CMSA Interdisciplinary Science Seminar
Speaker: Quanquan Liu, Northwestern University
Title: Scalable Dynamic Graph Algorithms
Abstract: The field of dynamic graph algorithms seeks to understand and compute statistics on real-world networks that undergo changes with time. Some of these networks could have up to millions of edge insertions and deletions per second. In light of these highly dynamic networks, we propose various scalable and accurate graph algorithms for a variety of problems. In this talk, I will discuss new algorithms for various graph problems in the batch-dynamic model in shared-memory architectures where updates to the graph arrive in multiple batches of one or more updates. I’ll also briefly discuss my work in other dynamic models such as distributed dynamic models where the communication topology of the network also changes with time (ITCS 2022). In these models, I will present efficient algorithms for graph problems including k-core decomposition, low out-degree orientation, matching, triangle counting, and coloring.
Specifically, in the batch-dynamic model where we are given a batch of B updates, I’ll discuss an efficient O(B log^2 n) amortized work and O(log^2 n log log n) depth algorithm that gives a (2+\epsilon)-approximation on the k-core decomposition after each batch of updates (SPAA 2022). We also obtain new batch-dynamic algorithms for matching, triangle counting, and coloring using techniques and data structures developed in our k-core decomposition algorithm. In addition to our theoretical results, we implemented and experimentally evaluated our k-core decomposition algorithm on a 30-core machine with two-way hyper-threading on 11 graphs of varying densities and sizes. Our experiments show improvements over state-of-the-art algorithms even on machines with only 4 cores (your standard laptop). I’ll conclude with a discussion of some open questions and potential future work that these lines of research inspire.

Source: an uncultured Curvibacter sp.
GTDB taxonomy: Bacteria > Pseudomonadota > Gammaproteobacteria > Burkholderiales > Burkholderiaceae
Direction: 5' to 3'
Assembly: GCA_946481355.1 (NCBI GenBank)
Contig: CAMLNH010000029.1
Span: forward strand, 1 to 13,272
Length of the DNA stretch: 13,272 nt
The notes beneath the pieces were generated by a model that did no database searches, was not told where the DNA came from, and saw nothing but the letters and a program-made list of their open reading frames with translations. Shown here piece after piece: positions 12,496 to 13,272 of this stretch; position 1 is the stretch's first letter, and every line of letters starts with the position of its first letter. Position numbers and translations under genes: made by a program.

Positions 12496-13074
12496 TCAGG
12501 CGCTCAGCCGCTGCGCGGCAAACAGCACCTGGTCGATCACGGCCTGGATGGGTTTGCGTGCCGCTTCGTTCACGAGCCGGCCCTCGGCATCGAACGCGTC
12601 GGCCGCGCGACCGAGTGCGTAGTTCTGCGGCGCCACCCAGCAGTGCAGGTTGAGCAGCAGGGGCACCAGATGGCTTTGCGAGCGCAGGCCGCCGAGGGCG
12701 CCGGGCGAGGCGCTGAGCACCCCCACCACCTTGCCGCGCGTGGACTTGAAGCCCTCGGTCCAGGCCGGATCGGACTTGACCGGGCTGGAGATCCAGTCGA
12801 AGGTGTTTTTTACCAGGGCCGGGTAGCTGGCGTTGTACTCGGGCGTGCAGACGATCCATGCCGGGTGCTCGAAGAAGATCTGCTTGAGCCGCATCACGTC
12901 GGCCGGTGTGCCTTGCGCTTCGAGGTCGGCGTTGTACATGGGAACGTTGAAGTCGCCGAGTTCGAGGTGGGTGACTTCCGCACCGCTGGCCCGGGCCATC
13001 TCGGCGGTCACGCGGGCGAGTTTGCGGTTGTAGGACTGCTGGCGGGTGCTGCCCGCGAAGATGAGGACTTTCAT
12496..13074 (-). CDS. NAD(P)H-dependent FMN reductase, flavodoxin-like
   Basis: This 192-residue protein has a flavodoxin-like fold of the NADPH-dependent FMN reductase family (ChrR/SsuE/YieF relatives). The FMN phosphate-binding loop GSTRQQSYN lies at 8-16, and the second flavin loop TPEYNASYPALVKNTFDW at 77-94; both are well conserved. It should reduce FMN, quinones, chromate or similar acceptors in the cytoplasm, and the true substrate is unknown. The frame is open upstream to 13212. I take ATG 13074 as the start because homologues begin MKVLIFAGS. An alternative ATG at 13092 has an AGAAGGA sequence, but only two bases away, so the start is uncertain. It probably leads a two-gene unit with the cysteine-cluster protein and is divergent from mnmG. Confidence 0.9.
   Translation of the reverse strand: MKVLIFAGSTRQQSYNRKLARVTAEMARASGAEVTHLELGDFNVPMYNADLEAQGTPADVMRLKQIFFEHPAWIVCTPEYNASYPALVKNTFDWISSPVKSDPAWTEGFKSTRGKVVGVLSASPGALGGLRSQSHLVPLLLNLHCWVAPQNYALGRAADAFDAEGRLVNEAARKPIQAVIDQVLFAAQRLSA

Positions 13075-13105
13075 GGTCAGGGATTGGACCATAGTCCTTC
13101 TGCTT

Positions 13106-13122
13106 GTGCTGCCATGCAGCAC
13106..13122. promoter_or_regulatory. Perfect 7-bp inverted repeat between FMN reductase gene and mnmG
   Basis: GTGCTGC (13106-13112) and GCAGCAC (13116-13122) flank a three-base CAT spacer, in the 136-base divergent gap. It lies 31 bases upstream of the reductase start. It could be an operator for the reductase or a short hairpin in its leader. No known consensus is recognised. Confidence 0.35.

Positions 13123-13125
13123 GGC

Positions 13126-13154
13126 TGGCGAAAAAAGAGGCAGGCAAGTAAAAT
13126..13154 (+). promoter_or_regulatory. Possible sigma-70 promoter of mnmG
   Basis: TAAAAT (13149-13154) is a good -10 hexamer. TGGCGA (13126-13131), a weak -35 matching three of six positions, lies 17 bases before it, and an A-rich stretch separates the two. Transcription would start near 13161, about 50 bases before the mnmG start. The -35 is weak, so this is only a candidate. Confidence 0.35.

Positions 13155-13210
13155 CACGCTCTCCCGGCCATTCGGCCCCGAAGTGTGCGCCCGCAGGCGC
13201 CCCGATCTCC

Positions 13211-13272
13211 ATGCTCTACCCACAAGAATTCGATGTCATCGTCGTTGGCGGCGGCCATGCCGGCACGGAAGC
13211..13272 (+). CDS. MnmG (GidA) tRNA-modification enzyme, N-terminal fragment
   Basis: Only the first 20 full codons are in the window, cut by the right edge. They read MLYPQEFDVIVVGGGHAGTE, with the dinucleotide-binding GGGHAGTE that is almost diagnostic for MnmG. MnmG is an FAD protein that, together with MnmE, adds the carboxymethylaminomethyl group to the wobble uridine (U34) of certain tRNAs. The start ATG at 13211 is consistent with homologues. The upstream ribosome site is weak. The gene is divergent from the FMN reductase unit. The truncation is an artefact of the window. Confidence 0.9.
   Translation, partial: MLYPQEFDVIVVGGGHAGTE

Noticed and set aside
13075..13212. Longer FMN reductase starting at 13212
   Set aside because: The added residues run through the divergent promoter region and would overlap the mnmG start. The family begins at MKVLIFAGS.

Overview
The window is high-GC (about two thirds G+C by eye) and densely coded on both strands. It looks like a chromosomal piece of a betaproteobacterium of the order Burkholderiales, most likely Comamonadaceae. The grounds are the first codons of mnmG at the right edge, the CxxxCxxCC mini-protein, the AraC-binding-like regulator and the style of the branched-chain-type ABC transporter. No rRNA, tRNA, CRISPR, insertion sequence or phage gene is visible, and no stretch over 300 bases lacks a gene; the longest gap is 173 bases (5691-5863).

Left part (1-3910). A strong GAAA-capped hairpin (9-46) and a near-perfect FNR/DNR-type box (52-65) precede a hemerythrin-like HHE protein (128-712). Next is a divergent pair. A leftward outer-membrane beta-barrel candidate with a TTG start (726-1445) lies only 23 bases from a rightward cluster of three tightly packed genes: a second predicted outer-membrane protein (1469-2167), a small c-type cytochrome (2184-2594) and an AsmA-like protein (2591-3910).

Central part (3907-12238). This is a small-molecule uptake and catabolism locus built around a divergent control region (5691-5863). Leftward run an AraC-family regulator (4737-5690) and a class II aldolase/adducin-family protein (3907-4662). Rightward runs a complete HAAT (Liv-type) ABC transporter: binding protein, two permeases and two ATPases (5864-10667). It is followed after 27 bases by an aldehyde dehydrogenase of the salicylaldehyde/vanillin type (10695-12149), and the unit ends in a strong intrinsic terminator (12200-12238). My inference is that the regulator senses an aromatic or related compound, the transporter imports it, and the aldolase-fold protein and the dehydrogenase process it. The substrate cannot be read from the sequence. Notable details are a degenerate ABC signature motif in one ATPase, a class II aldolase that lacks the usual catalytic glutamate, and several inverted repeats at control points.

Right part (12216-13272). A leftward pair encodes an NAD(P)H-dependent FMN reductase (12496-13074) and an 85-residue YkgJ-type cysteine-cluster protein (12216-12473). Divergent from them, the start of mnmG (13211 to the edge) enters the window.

Bio: Quanquan C. Liu is a postdoctoral scholar at Northwestern University under the mentorship of Prof. Samir Khuller. She completed her PhD in Computer Science at MIT where she was advised by Prof. Erik Demaine and Prof. Julian Shun. Before that, she obtained her dual bachelor’s degree in computer science and math also at MIT. She has worked on a number of problems in algorithms and the intersection between theory and practice. Her most recent work focuses on scalable dynamic and static graph algorithms as well as differentially private graph algorithms for problems including k-core decomposition, densest subgraphs, subgraph counting, matching, maximal independent set and coloring. She has earned the Best Paper Award at SPAA 2022, a NSF Graduate Research Fellowship, and participated in the 2021 EECS Rising Stars workshop. Outside of research, she is extensively involved in programming outreach as a coach for the USA Computing Olympiad (USACO) and as a trainer for the North America Programming Camp (NAPC).